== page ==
Translation:A lion is drinking.
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In such a sentence, 'lew' can mean either 'a lion' or 'the lion'. If you omit the article, the English sentence will mean "Someone named Lion drinks." And the Polish translation of that will be "Lion pije.", since this counts as a foreign name and we don't translate those.
So, to recap, in case you meant an actual lion, your sentence was ungrammatical and therefore rejected. In case you meant "someone named Lion", your sentence was grammatically correct, but not a correct translation of "Lew pije.".
Well, most sentences like "On je kanapkę" make a lot more sense in Present Continuous, Present Simple "He eats a sandwich" is accepted, but rather strange. In general Present Continuous seems to make sense more often until words like "always", "usually" etc. are introduced.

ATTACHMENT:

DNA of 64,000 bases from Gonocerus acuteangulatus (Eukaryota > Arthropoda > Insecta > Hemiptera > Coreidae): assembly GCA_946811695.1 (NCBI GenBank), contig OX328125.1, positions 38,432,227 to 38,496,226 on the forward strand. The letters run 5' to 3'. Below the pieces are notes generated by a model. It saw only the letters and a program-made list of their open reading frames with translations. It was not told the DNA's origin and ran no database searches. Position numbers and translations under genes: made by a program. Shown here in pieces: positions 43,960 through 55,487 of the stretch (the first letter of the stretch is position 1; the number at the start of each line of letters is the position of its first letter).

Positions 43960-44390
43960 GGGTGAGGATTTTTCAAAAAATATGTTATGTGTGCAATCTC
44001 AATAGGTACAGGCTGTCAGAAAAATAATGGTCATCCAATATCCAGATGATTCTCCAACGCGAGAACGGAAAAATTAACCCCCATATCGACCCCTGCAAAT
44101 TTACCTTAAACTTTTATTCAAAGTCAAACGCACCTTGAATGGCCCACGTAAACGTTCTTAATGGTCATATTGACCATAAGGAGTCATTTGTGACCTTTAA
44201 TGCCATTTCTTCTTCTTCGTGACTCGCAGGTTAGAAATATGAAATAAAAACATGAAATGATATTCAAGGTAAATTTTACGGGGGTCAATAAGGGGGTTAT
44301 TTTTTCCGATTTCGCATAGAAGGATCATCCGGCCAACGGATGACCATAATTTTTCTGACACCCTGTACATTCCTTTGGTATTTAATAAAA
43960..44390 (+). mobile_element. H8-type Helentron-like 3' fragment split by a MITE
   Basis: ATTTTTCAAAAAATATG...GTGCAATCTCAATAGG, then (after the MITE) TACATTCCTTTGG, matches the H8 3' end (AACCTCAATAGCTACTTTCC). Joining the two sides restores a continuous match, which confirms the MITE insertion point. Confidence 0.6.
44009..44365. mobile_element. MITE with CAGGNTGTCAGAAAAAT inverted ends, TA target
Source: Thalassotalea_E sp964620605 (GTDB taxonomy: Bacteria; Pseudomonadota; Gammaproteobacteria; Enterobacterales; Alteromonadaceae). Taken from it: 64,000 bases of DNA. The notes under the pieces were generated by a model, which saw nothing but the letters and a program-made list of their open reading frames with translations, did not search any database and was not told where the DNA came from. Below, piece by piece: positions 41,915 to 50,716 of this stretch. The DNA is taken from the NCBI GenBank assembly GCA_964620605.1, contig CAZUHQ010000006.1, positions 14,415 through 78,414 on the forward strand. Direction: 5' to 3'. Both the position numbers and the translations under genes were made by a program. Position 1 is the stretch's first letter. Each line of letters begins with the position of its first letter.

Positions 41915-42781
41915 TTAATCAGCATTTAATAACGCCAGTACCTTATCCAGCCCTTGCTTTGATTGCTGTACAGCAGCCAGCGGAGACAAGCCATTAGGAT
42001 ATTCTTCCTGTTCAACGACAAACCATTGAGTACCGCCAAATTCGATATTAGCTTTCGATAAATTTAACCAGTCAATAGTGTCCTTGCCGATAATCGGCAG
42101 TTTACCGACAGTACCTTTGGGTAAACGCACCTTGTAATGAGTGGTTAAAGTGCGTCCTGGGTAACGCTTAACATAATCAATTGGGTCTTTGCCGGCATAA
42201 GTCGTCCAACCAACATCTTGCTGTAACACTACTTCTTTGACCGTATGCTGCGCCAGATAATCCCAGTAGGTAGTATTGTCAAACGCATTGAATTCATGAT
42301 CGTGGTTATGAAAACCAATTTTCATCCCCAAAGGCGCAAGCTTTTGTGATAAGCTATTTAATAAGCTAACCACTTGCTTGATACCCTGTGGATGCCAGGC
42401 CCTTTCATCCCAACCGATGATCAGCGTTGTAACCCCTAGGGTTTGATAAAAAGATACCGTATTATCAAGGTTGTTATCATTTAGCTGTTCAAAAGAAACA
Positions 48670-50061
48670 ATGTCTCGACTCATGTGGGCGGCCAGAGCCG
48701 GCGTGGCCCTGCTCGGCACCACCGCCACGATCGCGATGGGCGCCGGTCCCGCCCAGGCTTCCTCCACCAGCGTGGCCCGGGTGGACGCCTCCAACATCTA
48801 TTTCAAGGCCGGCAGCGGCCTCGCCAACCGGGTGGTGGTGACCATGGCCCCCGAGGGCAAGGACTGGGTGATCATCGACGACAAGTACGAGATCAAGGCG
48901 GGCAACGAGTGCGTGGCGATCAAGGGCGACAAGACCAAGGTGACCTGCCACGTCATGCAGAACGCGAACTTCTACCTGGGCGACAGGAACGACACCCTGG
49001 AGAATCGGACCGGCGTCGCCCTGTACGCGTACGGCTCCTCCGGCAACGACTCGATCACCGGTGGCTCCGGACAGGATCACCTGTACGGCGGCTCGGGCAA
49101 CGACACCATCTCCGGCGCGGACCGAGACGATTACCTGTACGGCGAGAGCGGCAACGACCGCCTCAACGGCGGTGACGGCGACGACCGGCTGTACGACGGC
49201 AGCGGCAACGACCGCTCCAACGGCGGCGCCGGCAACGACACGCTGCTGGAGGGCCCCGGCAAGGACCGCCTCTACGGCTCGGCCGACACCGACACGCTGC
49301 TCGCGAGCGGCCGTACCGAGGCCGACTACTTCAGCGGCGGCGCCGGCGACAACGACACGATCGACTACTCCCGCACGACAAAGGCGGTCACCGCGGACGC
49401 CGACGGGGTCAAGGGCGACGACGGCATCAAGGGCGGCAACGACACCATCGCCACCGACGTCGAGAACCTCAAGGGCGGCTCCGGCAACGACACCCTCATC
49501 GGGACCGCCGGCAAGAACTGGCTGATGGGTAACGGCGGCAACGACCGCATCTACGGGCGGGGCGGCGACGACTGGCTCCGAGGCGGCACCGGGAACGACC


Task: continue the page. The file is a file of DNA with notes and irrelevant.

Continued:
But 99% of the Polish verbs (the exceptions are verbs of motion, like to go/to be going) work both for Present Simple and Present Continuous. So "Lew pije" is "[The/A] lion [drinks/is drinking]".
There are also several so-called habitual verbs (for "to drink" it's "pijać") which would work only for Present Simple, but they are not in scope of this course and you can easily use the basic ones.